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Monthly Archives: December 2007

31 Dec

The local newspaper had a headline this week about how bad light pollution has become east of the Mississippi. Of course, this comes as no surprise to me, being trapped as I am, here in the Chicago area. (It was, however, a real shock to my peace of mind when I moved here about four years ago.) Light pollution limits me to about 3rd magnitude stars on the best of nights and that is a far cry from what I knew out on the prairies of Nebraska during my youth. What has been a surprise, though, is how popular astronomy …

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27 Dec

I’ve been too long without a camera. Ever since I dropped my old companion – my Pentax Optio A10 – and destroyed the LCD screen, I have been a woman without a digital camera. That may not be as dangerous as a woman scorned, but it does make me nervous (not a good thing for an emotional creature like me). So, I guess it’s time to let go of the Pentax and move on to another digital camera. I am tempted by the elegant little Leica D-Lux 3. I know, I know, I can get basically the same thing in …

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26 Dec

“Help! I just got a new telescope for Christmas and I can’t see anything. Is there something wrong with this telescope?” This is an all too familiar refrain that comes my way after Christmas. Sometimes it really is a matter of a defective telescope, but most of the time it’s a matter of not being familiar with telescopes and what to expect when a beginner first uses one. That’s why I added some articles to our website that will help. My article, Telescope FAQs, explains basic setup for a small telescope and it can be used with any brand of …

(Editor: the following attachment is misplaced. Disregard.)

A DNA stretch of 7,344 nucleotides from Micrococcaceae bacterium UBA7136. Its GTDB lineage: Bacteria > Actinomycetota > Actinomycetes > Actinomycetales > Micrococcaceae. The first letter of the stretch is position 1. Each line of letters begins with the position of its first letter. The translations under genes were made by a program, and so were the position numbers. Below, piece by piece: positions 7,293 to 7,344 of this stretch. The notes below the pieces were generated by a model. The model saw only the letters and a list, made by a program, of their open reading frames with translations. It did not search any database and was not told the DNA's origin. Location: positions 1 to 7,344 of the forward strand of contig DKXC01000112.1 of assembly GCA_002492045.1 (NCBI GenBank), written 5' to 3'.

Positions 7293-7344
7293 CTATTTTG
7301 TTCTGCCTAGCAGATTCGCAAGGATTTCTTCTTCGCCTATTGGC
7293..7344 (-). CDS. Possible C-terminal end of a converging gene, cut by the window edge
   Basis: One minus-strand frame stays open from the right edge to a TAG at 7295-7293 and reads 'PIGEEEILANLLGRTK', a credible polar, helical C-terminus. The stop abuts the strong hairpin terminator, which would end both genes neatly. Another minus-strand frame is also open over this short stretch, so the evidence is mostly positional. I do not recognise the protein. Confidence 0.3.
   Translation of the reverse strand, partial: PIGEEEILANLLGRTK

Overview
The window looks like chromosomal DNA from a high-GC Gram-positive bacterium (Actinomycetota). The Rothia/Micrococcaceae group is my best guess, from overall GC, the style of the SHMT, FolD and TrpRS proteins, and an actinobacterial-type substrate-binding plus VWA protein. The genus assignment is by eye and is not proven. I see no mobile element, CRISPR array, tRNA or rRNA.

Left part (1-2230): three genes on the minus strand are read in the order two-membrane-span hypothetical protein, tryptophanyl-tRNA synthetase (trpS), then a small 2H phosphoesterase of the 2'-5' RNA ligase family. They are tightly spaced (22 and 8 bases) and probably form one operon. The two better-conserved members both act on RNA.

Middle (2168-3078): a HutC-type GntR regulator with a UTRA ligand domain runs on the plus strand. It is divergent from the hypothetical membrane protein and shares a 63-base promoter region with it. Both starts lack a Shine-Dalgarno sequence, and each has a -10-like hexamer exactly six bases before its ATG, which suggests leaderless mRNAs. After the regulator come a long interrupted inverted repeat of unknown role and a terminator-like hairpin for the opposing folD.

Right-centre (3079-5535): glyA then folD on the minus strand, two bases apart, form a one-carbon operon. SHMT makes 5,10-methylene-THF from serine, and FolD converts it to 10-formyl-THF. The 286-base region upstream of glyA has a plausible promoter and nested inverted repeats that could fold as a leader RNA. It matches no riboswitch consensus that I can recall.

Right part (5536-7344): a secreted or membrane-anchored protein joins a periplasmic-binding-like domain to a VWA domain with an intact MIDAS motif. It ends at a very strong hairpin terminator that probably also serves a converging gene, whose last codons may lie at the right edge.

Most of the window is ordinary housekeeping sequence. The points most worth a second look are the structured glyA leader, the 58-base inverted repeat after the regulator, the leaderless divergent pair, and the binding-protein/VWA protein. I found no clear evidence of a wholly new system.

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24 Dec

Feeding birds is a great way to get started in birding and, beyond a backyard feeder (placed where you can see it through a convenient window) and some bird feed, you don’t need much in the way of equipment. Nearly any binocular will allow you to watch the action at a feeder as long as the feeder is not too close to your window. You just want to be sure your binocular focuses closely enough to see the feeder. The good news is that most birding binoculars focus down to fifteen feet or less. All you need to add is …

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20 Dec

Quick! What astronomical object offers an amateur astronomer the greatest wealth of detail to observe? Answer: the moon. Yes, the moon offers more detail for a telescope than any other object in the solar system and, for many city bound astronomers plagued with light pollution, perhaps even more detail than the total of all the deep-sky objects in the sky on a given night. Wow!

So why isn’t the moon a more popular target for astronomers? For one, I suspect it may be a matter of mystique. The moon simply does not have that exotic appeal and mystery of the …

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19 Dec